“That’s the flipside of the internet: while prices are more publicly available, it’s also easy to find examples of inflated prices, and people don’t like to think that they’ve undersold or overbought. It is not a market that is terribly well grounded in reality. I work with rich, clever people – I won’t overpay or overcharge, or apply big margins – but because I have contacts in the US, Europe and Russia, I know where to find the right people and can make money because I sell cars every week, not every few months.”
Inevitably, Fragopoulos sees his business from angles that suit him, but even he admits to some heartache over seeing cars bought as investments. “That’s the majority of business, if I’m honest,” he says. “It’s a fact that if you put miles on a car, then you dent its value. You can own, drive and make money, but it will always be worth less if you’ve driven it. I’ve got one client with about €70m worth of Porsches and Ferraris – a 959 S, a 288 GTO, a 599, you name it – all of them the lowestmileage examples in the world. He’s got a team of people looking after them all, but they’ve never turned a wheel. His money, his cars, his choice.”
Bugatti Chiron - With early customer deliveries coming on stream and the waiting list stretching to years, the current premium for the must-have hypercar is €1m over list price if you want it by May, or €750,000 if you can wait until September.
Getting stock is easier in some cases than others. The aforementioned Ford GT belongs to a customer “who wants to flip the car and make some quick money”, says Fragopoulos, who hints that other owners are undaunted by non-sales clauses in their contracts and are now in contact with him to do the same. He’s cool on dealing new Ferraris, though, and especially LaFerrari Apertas, because customers have to agree not to sell the cars on for 18 months after receiving them, and the punishment for getting caught is expulsion from the factory’s priority list.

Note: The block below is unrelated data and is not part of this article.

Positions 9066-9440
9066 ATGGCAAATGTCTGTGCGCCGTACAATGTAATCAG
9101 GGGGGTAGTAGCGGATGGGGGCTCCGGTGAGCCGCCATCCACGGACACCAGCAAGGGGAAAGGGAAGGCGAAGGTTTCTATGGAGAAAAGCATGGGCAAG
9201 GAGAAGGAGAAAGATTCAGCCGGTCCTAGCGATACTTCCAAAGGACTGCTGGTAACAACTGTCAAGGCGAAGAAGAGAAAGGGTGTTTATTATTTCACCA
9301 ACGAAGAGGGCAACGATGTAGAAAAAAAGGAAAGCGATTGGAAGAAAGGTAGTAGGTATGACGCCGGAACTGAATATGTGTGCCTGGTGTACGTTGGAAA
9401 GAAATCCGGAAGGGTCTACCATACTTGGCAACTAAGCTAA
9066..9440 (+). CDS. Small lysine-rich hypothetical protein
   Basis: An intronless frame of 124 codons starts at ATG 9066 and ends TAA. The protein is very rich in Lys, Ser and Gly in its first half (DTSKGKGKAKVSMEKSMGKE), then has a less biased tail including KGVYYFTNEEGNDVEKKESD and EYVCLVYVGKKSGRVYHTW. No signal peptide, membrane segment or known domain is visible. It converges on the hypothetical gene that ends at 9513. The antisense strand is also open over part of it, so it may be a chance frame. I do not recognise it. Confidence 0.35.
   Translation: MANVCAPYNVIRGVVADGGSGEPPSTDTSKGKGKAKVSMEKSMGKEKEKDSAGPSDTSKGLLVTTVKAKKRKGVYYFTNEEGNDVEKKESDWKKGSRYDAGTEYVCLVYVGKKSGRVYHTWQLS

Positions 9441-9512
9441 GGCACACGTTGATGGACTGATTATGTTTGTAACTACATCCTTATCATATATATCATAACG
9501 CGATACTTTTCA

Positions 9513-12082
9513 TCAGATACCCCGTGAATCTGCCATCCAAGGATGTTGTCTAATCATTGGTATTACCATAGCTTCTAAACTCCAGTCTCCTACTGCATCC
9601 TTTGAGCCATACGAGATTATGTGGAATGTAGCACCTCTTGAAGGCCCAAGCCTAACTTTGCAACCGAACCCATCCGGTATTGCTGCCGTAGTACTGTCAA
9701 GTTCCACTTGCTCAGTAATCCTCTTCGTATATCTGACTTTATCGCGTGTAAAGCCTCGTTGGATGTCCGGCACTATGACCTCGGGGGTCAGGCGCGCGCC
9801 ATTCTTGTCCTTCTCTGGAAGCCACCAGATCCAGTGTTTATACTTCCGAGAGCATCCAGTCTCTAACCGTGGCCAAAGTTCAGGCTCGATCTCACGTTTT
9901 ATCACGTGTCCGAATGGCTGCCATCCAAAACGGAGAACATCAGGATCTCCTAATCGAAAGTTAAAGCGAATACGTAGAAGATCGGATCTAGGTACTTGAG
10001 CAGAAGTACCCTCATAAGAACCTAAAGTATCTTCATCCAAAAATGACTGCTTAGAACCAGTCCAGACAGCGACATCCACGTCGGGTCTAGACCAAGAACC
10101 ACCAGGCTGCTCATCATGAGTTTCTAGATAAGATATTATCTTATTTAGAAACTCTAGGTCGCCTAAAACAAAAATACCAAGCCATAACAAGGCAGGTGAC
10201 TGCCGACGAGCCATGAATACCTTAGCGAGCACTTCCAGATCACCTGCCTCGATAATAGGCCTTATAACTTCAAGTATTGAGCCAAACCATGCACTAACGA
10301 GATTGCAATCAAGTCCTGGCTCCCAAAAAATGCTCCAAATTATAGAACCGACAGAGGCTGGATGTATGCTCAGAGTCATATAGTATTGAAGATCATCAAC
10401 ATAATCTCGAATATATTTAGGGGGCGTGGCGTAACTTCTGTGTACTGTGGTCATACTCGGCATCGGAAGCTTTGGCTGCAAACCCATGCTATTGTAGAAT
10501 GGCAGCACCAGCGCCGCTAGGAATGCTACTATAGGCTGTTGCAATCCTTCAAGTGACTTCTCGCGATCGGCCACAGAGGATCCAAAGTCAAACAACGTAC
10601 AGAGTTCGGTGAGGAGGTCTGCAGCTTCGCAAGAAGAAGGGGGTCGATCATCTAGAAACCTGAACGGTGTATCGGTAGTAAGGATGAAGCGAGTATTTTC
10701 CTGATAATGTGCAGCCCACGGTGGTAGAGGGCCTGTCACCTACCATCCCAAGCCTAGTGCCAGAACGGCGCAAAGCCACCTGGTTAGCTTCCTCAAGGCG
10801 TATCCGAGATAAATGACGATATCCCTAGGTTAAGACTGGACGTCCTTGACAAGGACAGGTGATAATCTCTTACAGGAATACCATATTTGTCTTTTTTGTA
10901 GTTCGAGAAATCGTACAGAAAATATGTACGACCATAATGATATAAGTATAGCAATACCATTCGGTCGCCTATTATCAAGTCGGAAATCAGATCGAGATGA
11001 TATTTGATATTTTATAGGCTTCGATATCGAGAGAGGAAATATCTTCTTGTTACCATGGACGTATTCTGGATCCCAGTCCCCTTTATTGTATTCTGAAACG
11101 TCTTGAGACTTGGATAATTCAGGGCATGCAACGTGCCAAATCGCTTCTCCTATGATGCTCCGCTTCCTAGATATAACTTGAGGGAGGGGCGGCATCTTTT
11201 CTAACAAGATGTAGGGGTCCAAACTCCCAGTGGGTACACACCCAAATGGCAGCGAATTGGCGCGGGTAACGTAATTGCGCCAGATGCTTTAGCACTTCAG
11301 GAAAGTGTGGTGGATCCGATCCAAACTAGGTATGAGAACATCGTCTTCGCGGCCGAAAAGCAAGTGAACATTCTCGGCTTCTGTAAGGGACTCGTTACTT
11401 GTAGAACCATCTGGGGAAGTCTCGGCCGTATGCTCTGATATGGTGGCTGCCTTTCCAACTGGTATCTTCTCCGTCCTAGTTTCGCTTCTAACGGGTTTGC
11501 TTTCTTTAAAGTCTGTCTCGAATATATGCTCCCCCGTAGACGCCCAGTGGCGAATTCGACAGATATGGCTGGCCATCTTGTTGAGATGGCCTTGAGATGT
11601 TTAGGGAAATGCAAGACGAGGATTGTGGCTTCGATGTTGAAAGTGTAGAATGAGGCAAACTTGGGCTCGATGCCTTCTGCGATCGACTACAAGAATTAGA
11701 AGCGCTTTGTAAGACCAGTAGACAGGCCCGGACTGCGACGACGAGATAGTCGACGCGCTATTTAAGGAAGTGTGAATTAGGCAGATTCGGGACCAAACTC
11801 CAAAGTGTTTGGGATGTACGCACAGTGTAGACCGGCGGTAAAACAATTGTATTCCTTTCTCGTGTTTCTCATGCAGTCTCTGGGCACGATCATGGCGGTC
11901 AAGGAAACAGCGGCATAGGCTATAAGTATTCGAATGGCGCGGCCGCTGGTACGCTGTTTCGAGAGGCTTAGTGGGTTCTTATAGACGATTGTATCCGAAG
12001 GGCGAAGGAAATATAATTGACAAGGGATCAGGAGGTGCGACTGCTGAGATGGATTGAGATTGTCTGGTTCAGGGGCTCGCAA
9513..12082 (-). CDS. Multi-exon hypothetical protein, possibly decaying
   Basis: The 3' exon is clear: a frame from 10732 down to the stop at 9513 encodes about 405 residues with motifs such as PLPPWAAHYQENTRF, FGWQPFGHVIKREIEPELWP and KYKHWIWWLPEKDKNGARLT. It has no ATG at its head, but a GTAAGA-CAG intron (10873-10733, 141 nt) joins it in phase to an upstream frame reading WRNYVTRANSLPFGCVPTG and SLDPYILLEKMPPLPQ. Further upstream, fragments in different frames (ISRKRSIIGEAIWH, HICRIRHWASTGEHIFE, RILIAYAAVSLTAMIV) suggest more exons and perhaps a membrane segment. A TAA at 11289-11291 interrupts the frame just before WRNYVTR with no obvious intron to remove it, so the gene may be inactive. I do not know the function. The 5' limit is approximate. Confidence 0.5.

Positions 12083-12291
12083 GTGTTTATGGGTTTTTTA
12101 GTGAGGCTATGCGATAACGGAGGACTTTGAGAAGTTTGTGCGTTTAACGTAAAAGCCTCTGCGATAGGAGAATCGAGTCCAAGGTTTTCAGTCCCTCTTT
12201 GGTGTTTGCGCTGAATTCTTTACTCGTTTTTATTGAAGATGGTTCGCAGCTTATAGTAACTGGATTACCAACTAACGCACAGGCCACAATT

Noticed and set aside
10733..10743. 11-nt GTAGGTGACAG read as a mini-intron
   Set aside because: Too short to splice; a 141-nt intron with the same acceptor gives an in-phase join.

“It’s too much hassle,” says Fragopoulos. “You can get around it, by buying a car in a company name and leasing it on or transferring ownership within the company, but it’s complicated and frowned upon by the factory.
“That in itself drives the market crazy. Apertas were all pre-sold at around €1.85m, rose to €2.5m before the public had seen them, hit €2.6m when the car was revealed and skipped to €4m and then €5m, just like that. It’s hard to operate in a market that moves that fast.”
He hints without naming names at the ways some supercar brokers always seem to get stock from certain manufacturers, too. “Sometimes it’s about who you know and how you treat them,” he says. “Someone on the manufacturer side has to decide how allocations are given out, and let’s just say that in some firms, those people seem to do very well out of that position of influence.”